Thursday, April 4, 2013

I Break For Success

Posted on Thursday, April 04, 2013 by International Coach Federation

“Stop” is probably not something you frequently say to yourself and your clients. It is a dirty word and a radical concept in work cultures where ‘powering through’ is an expectation, a badge of honor, and in some cases, an addiction.

An opinion piece in a February issue of New York Times should be the spark of a work and lifestyle revolution that turns “stop” into our battle cry and marching orders. The article, Relax! You’ll Be More Productive by author and productivity expert Tony Schwartz, is packed with exciting data about the benefits of taking breaks in all shapes and sizes. Here’s a sampler of what got me break dancing:

  • A 2012 study found that sleeping fewer than six hours per night is the best predictor of job burnout.
  • Air traffic controllers who napped an average of just under 20 minutes were more vigilant and had better reaction time than their non-napping counterparts.
  • Longer nappers who nodded off for 60-90 minutes did as well on memory tests as those who slept a full eight hours, according to a nap researcher at the University of California-Riverside.
  • Here’s my favorite one: An internal Ernst & Young study last year found that, for each additional ten hours of vacation a staff member took, her or his end-of-year performance scores improved by 8%. This same study said that frequent vacation-takers were much more likely to remain with the company.
  • Despite the above, in 2011, Americans did not use six of their vacation days, and in 2012, that number skyrocketed to 9, according to a Harris Interactive poll (EU readers are shaking their heads in disbelief right now).
  • Better performers work in intervals of 90 minutes and never work for more than 4.5 hours per day, so say researchers at Florida State University. This may be due to daytime energy rhythms that have many of us cycling from alertness to fatigue every hour-and-a-half.
So, why aren’t we napping on the job, getting the nightly sleep we need and taking the vacation we earn? If we want ourselves, our clients and those who work for us to be more productive and perform at a higher level, this data along with many other recent and well-researched findings say, work less!

Or at least, work smarter.

There’s another compelling reason to take timeouts. Breaks can prevent stress symptoms such as muscle tension, eye strain, bad moods and anxiety from turning into back pain, headaches, poor communication, refrigerator raids, panic episodes and low quality sleep.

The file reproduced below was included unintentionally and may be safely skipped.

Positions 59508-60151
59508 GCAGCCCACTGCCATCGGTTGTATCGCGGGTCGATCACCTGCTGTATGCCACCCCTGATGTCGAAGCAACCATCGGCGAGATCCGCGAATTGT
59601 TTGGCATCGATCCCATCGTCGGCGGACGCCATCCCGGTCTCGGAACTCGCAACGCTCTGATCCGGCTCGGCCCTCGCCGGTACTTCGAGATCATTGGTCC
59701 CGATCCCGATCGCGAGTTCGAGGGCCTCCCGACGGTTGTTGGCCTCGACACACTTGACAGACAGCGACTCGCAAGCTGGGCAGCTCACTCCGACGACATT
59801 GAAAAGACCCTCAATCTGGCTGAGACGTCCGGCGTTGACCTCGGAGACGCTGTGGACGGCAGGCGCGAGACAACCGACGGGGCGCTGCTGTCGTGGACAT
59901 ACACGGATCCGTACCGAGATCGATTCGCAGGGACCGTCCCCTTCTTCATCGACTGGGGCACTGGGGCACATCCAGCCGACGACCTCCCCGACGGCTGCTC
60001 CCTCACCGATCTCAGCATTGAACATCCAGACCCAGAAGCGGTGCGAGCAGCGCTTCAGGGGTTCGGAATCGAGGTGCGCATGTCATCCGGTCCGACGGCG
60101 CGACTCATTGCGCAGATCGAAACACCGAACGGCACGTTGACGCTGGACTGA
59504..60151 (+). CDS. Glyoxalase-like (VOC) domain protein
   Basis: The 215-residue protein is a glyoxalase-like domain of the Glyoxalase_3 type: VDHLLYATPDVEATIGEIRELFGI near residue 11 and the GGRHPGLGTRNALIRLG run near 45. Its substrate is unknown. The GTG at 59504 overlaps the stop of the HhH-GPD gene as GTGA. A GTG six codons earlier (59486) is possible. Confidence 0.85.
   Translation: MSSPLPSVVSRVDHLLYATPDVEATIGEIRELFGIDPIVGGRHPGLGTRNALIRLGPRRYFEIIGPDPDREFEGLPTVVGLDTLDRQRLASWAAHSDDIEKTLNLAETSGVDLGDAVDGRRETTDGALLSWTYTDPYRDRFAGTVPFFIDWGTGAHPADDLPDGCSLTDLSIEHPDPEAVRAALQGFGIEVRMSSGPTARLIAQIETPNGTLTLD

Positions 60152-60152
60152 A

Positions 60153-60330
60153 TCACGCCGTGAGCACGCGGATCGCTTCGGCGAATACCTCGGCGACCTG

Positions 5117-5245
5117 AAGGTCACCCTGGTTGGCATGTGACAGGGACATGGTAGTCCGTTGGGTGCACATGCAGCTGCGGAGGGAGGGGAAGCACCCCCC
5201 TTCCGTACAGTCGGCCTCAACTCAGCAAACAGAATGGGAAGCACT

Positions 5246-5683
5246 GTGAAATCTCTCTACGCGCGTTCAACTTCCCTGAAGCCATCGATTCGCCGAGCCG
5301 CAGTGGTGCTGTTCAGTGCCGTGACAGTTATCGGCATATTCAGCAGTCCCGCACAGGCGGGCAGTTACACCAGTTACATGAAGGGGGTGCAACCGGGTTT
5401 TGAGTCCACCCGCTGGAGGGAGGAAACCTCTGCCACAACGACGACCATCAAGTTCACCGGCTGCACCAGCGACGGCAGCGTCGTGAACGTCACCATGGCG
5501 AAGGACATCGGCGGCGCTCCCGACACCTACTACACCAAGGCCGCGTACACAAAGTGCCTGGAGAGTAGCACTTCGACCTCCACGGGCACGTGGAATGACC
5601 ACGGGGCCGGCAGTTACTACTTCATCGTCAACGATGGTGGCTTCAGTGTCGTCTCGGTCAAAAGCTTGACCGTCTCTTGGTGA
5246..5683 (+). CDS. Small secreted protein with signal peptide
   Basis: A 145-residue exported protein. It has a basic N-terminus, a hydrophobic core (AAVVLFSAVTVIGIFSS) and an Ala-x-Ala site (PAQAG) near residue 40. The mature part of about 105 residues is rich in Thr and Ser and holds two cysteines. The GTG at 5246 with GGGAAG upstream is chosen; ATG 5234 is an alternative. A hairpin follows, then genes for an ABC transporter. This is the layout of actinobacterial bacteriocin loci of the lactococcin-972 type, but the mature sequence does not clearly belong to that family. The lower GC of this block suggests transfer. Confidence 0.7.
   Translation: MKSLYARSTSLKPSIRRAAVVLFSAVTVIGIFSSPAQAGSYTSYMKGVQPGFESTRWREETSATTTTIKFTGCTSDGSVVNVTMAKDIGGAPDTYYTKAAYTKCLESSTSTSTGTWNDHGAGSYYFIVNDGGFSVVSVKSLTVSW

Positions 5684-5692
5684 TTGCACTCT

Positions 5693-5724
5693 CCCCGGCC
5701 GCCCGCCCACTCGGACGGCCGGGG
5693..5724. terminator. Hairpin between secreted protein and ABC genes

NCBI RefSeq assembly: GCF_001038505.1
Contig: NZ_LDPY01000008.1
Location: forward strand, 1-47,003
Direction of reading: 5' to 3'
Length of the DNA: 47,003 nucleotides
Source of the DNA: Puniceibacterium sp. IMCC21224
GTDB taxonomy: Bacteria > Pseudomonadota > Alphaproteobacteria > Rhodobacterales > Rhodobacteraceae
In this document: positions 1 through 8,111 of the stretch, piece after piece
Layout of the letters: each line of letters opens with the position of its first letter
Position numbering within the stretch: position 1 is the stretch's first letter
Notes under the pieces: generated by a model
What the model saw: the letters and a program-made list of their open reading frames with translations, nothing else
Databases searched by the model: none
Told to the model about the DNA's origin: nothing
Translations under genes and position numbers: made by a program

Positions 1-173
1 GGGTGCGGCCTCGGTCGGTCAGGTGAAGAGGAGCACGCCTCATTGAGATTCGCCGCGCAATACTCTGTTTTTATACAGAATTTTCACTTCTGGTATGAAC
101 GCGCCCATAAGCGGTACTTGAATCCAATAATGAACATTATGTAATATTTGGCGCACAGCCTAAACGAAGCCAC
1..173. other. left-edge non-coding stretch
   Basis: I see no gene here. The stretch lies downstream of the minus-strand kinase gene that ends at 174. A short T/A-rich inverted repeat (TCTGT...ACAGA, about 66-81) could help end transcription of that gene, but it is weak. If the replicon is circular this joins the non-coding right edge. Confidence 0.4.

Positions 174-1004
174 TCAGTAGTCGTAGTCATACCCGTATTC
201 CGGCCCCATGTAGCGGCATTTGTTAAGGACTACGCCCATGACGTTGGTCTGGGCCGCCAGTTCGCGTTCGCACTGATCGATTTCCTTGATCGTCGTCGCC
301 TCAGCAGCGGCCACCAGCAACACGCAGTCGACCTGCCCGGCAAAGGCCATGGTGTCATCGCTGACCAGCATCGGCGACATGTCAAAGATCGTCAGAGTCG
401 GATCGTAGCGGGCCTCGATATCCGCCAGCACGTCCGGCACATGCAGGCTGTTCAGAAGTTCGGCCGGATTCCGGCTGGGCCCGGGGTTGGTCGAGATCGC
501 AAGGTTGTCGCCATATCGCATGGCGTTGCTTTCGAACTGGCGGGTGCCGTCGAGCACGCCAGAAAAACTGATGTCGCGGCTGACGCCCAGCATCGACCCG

Brief breaks rock, too. Take this 3-minute time out with Jordan Friedman’s Quick Calm, deep-breathing exercise.
Why don’t we conduct our own experiments? For those of us who sit in the driver’s seats of our work lives, let’s plan and take regular breaks for a couple of weeks to see if we realize the same payoffs as the subjects of the studies sited earlier. If we do, we need to make breaks permanent and influence others to try this new way of working for themselves and those who work for them. Fortunately, more and more, culture change has come to workplaces who’s leaders have put the breaks on nonstop work habits that many can’t kick on their own.

Continually armed with the latest data and break-taking success stories from workers and employers, we will win the battle for lower stress and greater success.

I leave you with this triumphant statistic: The French, on average, take more time off from work than any other people, and they are consistently ranked as the most productive in the industrialized world. Les miserables? Not anymore.

Jordan Friedman, a.k.a. The Stress Coach, is a global stress management speaker, trainer and former director of Columbia University’s health promotion program. His Stress Coach U program trains coaches and other professionals to teach their clients and students stress reduction techniques ( Jordan is the author of The Stress Manager’s Manual and co-author of The Go Ask Alice Book Of Answers. He provides free how-to videos, exercises and other resources for coaches, trainers and stress- relief seekers at Copyright 2013 Jordan Friedman. Published with permission.

1 comment:

  1. Excellent post, I love the perspective that you have brought to this topic!

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